I’ll need to begin the story of the Nummi shawl from my previous shawl project. My daughter wanted me to knit her a pink shawl. I found a suitable pattern and cast on. After working around twenty rows I started adding my own ideas, and soon I decided that I wanted to use a different increase method than the one used in the pattern. So I unraveled and restarted.
I worked the triangular shawl in garter stitch, adding narrow stripes of stockinette stitch. I came up with new stripe patterns as I was knitting, alternating garter and stockinette. I was often knitting the shawl when I was outdoors with my kids, walking to the playground. I started calling that shawl Matka, which means journey in Finnish. For several reasons I ended up not writing a pattern for that shawl, though.
My daughter’s shawl turned out to be so wonderful that I wanted one, myself, too. As with my daughter’s shawl, I didn’t stick to the previous version, but made several improvements. The shape was very close to the original: a triangle worked from the top down, clearly wider than it is deep. That kind of shape also suits people with a shorter back.
Since the yarn was unbalanced, being a bit overtwisted, stockinette stitch would have biased. So I would need to have an equal number of knit and purl stitches to counteract the bias. That’s why I worked the shawl mostly in garter stitch, since garter would show no sign of the bias. Again I added narrow stripes of stockinette stitch. This time I planned the stripes before knitting. At least my spreadsheet looked great, so certainly the shawl would, too.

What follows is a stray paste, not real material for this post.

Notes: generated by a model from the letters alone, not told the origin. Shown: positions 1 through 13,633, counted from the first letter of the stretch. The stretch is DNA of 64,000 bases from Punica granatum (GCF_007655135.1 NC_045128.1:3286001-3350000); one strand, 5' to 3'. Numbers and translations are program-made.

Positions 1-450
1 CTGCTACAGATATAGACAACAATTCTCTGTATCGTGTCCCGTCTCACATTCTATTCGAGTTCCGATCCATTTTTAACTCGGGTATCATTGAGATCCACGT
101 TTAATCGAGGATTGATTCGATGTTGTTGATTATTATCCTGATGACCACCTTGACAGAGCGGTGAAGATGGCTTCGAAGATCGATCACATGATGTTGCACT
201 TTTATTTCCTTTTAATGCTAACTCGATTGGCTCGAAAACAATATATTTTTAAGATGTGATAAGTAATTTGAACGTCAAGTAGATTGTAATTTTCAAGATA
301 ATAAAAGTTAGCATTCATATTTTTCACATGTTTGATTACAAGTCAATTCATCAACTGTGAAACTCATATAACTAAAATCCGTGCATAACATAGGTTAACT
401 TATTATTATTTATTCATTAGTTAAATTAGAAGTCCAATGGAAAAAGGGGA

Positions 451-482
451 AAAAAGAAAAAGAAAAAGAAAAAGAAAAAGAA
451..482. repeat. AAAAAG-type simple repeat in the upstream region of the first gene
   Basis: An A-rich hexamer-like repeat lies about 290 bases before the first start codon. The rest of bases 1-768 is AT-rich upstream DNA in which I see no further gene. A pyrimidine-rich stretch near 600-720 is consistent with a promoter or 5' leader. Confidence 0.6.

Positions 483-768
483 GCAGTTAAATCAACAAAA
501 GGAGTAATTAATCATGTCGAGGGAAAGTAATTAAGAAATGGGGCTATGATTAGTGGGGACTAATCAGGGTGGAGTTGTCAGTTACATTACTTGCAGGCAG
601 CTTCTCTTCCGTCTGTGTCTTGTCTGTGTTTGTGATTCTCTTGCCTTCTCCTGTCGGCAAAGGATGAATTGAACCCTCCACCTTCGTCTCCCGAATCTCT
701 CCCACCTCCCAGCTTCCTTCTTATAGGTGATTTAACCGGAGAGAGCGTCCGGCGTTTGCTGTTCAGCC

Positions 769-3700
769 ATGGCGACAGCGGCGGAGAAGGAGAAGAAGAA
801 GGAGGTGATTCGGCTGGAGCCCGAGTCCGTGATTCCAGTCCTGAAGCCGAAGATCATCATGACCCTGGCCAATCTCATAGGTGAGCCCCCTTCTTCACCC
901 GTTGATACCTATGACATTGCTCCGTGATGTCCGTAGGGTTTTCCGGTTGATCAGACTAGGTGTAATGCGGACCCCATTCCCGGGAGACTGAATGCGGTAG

The shawl project was TV knitting at its best. A simple pattern and a lot of long rows. I didn’t hurry, since one must always have a brainless project on the needles. When every other project fails, it’s soothing to pick up that simple piece that just works, independent from any struggle with other crafts projects.
After finishing the shawl, I wrote the pattern. I tried to measure the gauge from my finished shawl, as I usually do, but all the stripes were so narrow that I couldn’t get a reliable row gauge. So I knitted a swatch. One normally knits the swatch first before the actual project, but this time I did the opposite!
Nummi shawl pattern is now available via Payhip and in my Ravelry store.